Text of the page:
Research & Development

Endless Frontier Act: Tech Transfer Disguised as Research Funding

By Russell Harrison

The 2021 version of the Endless Frontier Act (EFA) has been reintroduced in Congress, and this is a very good thing.

Most reports have described the bill as a research bill, which it is.  The bill allocates around $100 billion to the National Science Foundation.  Most of these new funds will be spent directly on basic research, at either national labs or universities.

So far, so good — the EFA is a research bill.  But if you look more closely, it is clear that the EFA is much more than just a research bill.

First of all, the bill is targeted.  Rather than spreading research dollars across all fields, the EFA focuses the new spending on just ten fields, all crucial to technology.  This should make the bill more consequential than most research bills, especially for IEEE members.  These focus areas are:

  • High performance computing
  • Semiconductors & advanced computer hardware
  • Quantum computing and information systems
  • Robotics, automation, and advanced manufacturing
  • Natural and anthropogenic disaster prevention and mitigation
  • Advanced communication technology
  • Biotechnology, medical technology, genomics, and synthetic biology
  • Cybersecurity, data storage, and data management technologies
  • Advanced energy, batteries, and industrial efficiency
  • Advanced material science, engineering, & other exploration relevant to the fields listed above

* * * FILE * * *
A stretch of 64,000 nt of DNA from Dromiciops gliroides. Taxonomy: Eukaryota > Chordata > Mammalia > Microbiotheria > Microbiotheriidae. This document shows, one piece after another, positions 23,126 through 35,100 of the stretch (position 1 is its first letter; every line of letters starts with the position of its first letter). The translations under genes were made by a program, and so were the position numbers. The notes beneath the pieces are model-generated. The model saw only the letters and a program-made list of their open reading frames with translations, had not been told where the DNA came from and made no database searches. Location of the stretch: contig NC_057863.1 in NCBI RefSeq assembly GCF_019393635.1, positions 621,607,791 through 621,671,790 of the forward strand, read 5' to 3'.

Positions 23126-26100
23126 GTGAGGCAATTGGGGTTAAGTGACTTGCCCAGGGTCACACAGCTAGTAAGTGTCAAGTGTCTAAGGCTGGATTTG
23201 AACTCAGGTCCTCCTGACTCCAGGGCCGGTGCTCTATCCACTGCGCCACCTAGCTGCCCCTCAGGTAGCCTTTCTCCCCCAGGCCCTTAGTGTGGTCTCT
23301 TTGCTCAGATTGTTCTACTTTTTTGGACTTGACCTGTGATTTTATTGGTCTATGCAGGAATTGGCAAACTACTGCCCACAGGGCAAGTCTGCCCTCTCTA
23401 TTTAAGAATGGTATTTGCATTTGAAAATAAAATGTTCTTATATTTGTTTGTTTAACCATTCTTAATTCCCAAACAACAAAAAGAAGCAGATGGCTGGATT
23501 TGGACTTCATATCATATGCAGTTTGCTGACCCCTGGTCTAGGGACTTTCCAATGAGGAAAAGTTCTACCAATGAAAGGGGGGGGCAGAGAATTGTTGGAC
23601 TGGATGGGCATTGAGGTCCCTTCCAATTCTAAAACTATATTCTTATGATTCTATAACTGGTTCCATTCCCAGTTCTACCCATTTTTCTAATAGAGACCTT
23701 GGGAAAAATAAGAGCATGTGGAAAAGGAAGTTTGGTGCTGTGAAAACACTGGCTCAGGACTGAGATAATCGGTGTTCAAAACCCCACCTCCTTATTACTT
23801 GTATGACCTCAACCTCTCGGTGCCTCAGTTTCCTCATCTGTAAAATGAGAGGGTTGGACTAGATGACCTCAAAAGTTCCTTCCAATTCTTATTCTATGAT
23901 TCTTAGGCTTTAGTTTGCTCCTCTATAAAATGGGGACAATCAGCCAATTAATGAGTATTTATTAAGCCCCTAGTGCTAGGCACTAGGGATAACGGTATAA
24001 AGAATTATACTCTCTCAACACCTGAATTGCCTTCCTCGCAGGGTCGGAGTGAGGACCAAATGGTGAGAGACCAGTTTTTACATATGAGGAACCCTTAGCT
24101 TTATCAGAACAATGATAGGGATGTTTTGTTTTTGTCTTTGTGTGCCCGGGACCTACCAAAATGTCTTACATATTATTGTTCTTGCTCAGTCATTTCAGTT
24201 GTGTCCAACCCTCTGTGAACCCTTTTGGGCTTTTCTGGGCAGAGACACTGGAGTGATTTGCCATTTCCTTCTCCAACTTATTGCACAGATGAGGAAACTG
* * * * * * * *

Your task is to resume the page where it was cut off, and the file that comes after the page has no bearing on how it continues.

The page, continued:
More importantly, while research spending represents the bulk of spending in the EFA, it isn’t the bulk of the bill itself.  Most of the EFA is focused on what happens after the research is done, and that makes the bill especially interesting.

IEEE members know that the gap between research and commercial applications for that research is vast.  Known as the “Valley of Death,” plenty of promising ideas have disappeared into this gap, never to be heard from again simply because that transition is too difficult.


The EFA seeks to, if not eliminate, at least make the Valley smaller by creating new — and expanding existing — infrastructure to make moving basic research into the private sector more likely.

For example, the EFA calls for the creation of between 10 and 15 new Regional Technology Hubs.  With their $9.425 billion budget (which is separate from the $100 billion in research funds), the hubs can help companies and/or universities conduct research necessary to commercialize products.  The hubs can also help create regional economic development plans, invest in worker training programs, or attract private-sector investments to a given area.

That last part is important.  While the EFA doesn’t say where these hubs will go, it does say that the hubs must be distributed widely across the country in areas that are not currently centers of innovation.  So, while Boston and San Jose won’t get one, Rochester, Milwaukee, and Mobile could.  The goal is to pull innovation out of our universities and the coasts and into the rest of the economy.